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Texas horned lizards are pretty easy to ID. They dont call them horny toads for nothing. They've got many small thorn-like projections on their backs, and some more prominent horns on their heads. They tend to have some different coloration based on the habitat they're found in, so some will be darker or more brownish, and others are more gray like this one. When afraid, they will inhale air and flatten out their body to make themselves look more threatening. I've heard that they respond to different predators using different behaviors: they flatten out on the ground for avian predators, but will tilt their thorny backs towards snakes. They also are known to squirt blood from their eyes, but I've never provoked them into doing this (I think that's rude on my part, besides being stressful and causing them to lose valuable moisture in a dry habitat). Texas horned lizards are a state-threatened species in TX. Their populations are declining throughout their distribution, for a number of reasons. In this area they are hardly ever spotted on the mainland, but they do have a healthy population on Matagorda Island.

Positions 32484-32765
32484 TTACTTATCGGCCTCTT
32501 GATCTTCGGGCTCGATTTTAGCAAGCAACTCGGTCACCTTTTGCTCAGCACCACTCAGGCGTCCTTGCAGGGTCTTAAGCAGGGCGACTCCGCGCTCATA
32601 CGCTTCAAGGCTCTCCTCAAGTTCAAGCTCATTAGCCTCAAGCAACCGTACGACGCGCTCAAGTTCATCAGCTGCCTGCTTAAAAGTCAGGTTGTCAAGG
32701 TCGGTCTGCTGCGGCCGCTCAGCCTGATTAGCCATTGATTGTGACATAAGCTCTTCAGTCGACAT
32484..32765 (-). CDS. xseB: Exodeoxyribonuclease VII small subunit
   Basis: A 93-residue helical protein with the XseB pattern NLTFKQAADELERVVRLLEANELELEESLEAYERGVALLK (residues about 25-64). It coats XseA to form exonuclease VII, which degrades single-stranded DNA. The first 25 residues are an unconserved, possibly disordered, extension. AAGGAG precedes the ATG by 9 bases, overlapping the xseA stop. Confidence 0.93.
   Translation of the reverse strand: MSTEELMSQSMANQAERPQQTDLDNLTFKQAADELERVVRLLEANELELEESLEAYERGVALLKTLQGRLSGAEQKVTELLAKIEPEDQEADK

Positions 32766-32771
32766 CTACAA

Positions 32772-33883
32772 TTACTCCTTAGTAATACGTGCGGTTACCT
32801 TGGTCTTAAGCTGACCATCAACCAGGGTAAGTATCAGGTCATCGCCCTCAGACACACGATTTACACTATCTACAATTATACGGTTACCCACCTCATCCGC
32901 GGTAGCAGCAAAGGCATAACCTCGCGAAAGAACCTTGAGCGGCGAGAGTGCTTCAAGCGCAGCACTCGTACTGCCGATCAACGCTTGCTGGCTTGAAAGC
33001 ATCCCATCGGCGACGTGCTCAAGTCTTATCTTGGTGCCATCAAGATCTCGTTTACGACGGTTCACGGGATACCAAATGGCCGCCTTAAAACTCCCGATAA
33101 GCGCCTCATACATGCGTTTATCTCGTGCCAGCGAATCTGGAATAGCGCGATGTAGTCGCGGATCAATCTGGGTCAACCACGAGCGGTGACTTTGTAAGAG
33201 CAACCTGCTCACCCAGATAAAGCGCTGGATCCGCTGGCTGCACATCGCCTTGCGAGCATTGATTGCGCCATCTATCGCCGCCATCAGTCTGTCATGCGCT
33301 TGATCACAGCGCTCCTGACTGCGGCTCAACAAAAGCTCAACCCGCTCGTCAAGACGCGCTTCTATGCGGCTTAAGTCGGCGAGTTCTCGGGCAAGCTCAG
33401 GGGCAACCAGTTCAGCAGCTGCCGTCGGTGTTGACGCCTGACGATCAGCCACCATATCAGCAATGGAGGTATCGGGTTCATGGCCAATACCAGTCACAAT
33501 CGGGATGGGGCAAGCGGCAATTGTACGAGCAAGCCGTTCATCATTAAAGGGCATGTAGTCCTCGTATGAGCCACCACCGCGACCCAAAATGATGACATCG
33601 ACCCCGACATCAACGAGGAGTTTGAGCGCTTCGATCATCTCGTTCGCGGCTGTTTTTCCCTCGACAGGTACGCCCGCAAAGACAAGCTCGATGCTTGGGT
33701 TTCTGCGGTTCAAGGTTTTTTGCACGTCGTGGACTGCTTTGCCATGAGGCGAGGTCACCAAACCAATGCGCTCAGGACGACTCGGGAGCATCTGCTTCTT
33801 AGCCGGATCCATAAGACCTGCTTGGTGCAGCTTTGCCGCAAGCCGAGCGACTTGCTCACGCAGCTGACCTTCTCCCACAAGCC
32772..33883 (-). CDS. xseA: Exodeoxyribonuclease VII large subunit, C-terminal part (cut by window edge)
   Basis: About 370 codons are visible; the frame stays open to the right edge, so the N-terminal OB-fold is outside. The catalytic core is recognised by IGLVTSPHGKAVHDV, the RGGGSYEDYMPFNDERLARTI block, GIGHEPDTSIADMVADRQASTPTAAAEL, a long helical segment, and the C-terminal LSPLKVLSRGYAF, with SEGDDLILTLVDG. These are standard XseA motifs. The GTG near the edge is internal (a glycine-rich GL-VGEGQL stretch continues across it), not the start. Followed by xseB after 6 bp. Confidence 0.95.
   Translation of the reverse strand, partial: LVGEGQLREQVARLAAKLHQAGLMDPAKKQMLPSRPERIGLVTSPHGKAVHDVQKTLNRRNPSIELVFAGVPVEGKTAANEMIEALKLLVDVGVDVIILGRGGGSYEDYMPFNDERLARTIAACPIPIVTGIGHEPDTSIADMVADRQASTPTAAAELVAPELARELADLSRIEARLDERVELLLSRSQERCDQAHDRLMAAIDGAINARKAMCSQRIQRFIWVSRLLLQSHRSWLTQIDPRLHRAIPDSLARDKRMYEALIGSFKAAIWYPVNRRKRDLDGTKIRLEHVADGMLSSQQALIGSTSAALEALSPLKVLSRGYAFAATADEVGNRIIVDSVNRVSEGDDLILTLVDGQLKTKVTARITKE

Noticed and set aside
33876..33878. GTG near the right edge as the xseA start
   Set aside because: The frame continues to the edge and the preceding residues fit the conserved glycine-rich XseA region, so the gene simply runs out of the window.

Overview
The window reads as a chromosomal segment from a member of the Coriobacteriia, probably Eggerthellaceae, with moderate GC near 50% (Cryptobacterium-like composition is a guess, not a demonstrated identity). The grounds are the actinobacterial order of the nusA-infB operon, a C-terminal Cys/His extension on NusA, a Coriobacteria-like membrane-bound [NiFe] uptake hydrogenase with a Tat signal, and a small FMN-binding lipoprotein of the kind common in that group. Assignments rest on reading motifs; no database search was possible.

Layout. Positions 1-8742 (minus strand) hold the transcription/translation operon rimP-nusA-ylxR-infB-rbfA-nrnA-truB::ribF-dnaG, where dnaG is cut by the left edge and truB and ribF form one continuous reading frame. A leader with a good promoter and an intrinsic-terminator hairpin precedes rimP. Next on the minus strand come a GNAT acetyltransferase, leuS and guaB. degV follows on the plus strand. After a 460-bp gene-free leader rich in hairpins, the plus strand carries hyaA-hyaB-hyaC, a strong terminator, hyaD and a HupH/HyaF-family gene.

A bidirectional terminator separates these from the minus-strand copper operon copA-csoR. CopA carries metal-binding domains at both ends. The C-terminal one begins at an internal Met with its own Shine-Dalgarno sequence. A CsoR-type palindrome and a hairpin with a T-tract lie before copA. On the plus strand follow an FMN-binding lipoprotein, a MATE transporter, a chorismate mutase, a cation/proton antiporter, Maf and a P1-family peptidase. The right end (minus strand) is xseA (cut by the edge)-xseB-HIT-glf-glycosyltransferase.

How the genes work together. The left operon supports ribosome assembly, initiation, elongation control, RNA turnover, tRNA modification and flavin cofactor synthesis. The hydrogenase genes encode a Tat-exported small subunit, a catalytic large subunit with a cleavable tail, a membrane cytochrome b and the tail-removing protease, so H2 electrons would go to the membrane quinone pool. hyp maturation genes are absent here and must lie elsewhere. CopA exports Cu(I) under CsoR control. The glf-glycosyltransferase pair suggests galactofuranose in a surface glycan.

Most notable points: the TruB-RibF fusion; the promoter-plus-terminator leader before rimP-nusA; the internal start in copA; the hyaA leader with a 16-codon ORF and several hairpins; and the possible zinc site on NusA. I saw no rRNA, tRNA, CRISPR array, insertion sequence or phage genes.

Matagorda Island is a barrier island managed by the Aransas NWR. It has mostly coastal prairie vegetation with some fresh and saltwater marsh. The beach side of the island has some low to mid-size dunes. Horny toads can be observed along the roads pretty easily. They typically will run to the edge of the road where the vegetation starts, and then sit and try to blend in.
They're pretty cool little guys. To ID males: they have femoral pores along the inner thigh.